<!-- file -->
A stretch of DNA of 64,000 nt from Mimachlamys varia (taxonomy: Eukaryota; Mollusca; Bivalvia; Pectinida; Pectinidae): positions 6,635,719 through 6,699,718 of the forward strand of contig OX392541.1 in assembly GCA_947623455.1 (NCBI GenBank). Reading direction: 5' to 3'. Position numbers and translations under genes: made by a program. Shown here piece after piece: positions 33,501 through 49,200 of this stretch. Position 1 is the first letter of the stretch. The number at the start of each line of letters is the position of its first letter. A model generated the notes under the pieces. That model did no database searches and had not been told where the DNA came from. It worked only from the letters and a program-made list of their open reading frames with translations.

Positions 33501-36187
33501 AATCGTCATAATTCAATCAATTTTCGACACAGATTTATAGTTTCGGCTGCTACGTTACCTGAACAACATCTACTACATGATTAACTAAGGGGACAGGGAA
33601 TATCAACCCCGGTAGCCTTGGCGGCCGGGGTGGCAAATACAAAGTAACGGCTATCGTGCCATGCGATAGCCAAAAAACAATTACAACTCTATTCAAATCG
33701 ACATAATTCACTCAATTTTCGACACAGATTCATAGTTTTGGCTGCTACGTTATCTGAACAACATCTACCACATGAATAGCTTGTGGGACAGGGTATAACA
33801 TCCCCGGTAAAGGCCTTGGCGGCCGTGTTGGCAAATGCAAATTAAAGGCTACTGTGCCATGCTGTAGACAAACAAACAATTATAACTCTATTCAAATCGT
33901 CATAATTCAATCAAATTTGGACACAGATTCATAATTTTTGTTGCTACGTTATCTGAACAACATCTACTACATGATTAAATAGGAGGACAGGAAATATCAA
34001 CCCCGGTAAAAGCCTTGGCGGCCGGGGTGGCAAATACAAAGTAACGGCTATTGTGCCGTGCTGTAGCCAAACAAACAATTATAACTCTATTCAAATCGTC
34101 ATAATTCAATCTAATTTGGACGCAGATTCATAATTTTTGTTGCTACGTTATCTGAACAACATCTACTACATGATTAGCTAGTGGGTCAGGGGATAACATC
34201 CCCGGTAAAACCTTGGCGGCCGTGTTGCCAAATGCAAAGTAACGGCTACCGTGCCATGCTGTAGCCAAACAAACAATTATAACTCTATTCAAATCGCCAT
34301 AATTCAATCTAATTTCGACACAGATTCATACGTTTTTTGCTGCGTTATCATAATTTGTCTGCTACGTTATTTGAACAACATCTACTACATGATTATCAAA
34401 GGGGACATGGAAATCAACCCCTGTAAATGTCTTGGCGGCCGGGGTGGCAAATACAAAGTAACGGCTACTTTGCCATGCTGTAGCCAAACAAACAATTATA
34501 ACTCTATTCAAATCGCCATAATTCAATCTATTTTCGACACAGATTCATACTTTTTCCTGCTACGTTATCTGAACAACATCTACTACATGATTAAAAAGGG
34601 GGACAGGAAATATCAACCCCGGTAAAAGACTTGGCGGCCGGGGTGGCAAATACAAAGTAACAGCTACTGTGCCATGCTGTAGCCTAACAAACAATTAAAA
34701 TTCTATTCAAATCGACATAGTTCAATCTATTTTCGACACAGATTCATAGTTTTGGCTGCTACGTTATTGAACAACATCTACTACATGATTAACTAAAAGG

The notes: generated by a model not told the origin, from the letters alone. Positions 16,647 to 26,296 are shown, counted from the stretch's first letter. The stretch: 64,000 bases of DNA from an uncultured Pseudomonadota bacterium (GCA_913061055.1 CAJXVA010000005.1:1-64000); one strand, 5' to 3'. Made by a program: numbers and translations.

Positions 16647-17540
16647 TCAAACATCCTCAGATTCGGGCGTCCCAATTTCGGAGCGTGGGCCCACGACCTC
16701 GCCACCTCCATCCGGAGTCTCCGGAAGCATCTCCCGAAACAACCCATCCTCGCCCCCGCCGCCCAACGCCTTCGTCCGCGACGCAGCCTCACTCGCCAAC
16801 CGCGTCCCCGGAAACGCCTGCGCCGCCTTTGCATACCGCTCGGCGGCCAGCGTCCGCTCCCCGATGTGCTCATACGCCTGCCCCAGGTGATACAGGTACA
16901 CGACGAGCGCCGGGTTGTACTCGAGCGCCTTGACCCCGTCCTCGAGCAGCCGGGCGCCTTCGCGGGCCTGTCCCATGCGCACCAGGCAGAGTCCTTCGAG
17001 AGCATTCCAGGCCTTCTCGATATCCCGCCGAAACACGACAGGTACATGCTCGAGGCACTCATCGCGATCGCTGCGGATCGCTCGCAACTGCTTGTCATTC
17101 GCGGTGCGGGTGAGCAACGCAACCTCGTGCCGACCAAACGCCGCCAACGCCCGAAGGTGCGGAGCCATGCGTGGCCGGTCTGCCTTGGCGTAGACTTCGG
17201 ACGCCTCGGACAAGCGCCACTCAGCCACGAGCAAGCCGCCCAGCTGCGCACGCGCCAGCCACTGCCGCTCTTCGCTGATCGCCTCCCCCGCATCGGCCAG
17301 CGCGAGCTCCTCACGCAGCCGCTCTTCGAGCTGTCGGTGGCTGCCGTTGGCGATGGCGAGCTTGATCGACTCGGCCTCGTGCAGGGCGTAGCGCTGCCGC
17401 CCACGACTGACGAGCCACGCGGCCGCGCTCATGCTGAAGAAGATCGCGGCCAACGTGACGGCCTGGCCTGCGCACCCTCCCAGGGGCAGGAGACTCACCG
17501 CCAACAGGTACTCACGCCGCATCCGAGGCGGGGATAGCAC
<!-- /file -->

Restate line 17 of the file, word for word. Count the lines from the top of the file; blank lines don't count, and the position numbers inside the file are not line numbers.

Positions 16647-17540